posted March 31, 2001 by Erik Root, Michael Lowrey
By the Numbers 2001: What Government Costs in North Carolina Cities and Counties is a publication of the Center for Local Innovation, a division of the John Locke Foundation. Its purpose is to inform North Carolinians about their local governments and promote debate and discussion about the future of city and county fiscal policy in North Carolina. It is not intended to advance or impede legislation before local, state, or federal lawmaking bodies.
posted March 31, 2001 by Don Carrington, John Hood
Co-authors John Hood and Don Carrington follow up their much-celebrated 1995 report on North Carolina state spending, proposing 179 recommendations for budget savings and tax cuts totalling $725 million. (28 pages-not available online.)
By the Numbers: Comparing the Cost of Local Governments in North Carolina represents an attempt by the John Locke Foundation to help North Carolina citizens get a handle on the total cost of their local governments.
posted March 31, 2001 by Michael Lowrey, John Hood
Co-authors Michael Lowrey and Jonathan C. Jordan examine North Carolina transportation policy and recommend ways of improving it without resorting to more taxation, regulation, and government control. (38 pages-not available online.)
This comprehensive briefing on 21 issues facing the state, as well as statistics on government expenditures and outcomes, provides ideas and recommendations on taxes, state spending, education, health care, welfare, and more.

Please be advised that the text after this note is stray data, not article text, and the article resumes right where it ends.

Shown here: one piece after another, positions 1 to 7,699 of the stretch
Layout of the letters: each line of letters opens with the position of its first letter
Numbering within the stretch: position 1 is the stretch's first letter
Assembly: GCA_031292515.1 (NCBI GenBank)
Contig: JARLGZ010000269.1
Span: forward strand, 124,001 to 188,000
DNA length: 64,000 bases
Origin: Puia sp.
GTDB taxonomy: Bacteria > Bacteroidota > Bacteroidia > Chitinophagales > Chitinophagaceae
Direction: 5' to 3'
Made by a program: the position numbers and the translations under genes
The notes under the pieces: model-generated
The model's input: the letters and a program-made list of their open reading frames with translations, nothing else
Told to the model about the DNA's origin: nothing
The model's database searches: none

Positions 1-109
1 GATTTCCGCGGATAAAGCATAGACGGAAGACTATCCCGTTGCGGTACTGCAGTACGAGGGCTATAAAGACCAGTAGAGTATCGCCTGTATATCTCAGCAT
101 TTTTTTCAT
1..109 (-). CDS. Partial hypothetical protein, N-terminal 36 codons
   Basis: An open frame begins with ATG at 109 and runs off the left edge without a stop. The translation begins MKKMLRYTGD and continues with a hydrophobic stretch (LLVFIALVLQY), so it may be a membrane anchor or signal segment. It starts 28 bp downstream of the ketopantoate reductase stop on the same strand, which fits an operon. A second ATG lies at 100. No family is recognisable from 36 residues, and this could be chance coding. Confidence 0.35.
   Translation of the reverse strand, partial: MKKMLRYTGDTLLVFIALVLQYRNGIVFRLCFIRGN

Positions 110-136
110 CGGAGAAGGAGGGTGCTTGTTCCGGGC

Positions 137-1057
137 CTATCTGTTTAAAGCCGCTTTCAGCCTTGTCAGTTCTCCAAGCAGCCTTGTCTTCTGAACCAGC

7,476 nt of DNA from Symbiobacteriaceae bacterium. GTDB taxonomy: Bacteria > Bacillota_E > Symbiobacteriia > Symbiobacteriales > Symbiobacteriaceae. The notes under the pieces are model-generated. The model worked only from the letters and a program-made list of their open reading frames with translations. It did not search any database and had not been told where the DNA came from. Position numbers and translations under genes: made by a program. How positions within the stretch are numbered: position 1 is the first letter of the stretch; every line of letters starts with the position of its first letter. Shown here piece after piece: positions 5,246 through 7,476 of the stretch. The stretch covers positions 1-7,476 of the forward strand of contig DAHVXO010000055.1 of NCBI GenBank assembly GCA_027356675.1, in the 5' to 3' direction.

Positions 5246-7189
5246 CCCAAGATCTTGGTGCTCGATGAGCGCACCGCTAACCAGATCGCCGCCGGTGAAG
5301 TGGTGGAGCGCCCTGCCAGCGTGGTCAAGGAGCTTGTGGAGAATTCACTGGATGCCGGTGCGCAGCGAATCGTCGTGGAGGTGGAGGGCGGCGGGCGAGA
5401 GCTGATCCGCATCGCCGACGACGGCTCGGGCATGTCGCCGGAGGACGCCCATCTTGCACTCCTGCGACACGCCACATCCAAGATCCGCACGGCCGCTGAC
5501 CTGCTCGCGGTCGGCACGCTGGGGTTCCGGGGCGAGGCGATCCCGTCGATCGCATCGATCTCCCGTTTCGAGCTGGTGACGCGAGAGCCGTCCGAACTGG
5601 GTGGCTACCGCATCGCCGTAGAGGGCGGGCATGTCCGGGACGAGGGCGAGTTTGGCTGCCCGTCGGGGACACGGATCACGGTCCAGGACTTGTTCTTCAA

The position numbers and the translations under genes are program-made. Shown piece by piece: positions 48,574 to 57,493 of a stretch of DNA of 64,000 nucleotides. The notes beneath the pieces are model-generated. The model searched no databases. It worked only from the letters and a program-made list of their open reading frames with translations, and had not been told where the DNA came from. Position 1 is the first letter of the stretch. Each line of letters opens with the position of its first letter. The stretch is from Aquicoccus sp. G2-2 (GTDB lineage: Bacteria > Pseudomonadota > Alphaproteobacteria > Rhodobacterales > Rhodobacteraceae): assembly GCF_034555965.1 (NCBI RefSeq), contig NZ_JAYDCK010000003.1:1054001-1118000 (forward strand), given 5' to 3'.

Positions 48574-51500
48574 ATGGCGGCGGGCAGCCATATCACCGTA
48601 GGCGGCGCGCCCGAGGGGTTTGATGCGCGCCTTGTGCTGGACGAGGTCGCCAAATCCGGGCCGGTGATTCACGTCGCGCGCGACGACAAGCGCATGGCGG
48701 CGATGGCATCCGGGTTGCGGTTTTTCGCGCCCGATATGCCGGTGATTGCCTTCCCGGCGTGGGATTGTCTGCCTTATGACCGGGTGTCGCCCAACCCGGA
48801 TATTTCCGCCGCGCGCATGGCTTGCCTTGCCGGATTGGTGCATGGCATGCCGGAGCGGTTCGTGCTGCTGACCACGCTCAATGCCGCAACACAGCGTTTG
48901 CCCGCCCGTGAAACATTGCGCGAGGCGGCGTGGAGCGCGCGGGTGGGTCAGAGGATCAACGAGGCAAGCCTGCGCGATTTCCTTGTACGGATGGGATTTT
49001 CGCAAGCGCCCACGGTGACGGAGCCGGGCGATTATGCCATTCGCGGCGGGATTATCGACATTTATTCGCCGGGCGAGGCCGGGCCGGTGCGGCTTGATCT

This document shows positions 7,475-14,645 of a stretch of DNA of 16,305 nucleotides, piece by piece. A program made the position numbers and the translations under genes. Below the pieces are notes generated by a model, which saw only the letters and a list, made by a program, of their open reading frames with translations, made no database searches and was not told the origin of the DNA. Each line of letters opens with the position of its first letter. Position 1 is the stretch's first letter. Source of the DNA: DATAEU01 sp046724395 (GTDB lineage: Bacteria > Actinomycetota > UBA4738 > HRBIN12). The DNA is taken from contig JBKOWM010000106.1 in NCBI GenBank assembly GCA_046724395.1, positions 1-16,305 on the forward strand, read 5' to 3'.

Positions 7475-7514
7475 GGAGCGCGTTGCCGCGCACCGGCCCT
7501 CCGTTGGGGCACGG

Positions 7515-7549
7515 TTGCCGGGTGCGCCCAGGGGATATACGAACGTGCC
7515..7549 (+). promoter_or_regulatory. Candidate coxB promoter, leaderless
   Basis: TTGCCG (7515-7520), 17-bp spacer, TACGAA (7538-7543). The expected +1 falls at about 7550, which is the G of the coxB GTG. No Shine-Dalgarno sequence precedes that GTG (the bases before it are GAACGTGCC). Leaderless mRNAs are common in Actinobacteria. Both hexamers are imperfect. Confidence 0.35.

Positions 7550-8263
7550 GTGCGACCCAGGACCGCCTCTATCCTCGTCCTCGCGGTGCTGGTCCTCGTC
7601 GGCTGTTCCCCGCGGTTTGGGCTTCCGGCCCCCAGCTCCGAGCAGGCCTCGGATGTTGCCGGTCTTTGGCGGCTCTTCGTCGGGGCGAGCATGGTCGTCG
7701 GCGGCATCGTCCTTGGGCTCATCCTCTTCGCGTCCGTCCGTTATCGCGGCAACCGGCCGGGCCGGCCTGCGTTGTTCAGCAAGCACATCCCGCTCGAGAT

Please consult Agenda 2002 for the latest information.
posted February 28, 2001 by Don Carrington, John Hood
The 1995 session of the General Assembly was unique in the history of North Carolina. After years of rapidly increasing state spending, both Gov. Hunt and the legislature expressed an interest in controlling spending growth and cutting taxes. As a result, operating spending grew by only 1.4 percent in FY 1995-96, by far the slowest rate of spending growth in a non-recession year this century.
posted February 28, 2001 by Michael Lowrey, Don Carrington
When it comes to state transportation policy, there can be little doubt that North Carolina offers a model not to be emulated. Unfortunately, numerous scandals, problems, and challenges have continued to intermingle transportation policy with politics.
By Jonathan C. Jordan and Michael Lowrey
posted February 28, 2001 by Michael Lowrey, John Hood
Like taxes, state and local regulations have an enormous impact on the average citizen as well as on businesses, especially small business — the key to job creation in a vibrant economy. In many ways, regulations are a more onerous and hidden way than taxes for the state to take resources out of the private sector to accomplish what is at least a purportedly public objective.
Education reform in North Carolina has a long history, but has shown mixed results at best. Despite recent improvements in some test scores, the state's public schools still deliver poor-quality services at excessive cost to large segments of the student population. Under the state's new ABC plan, nearly half of all public schools in 1996-97 failed to provide a year's worth of educational progress for a year's schooling. Only 26 percent of N.C. 4th-graders are proficient in reading and 21 percent are proficient in math.
Health and human services has become an important government responsibility, second only to education in terms of budget authorization. The disability services system, which serves North Carolina's mentally and physically disabled, receives approximately 17 percent of the funds of the Department of Health and Human Services (DHHS), for a total of $1.25 billion in fiscal 1996.
By N.N. Fullwood, Ph.D.
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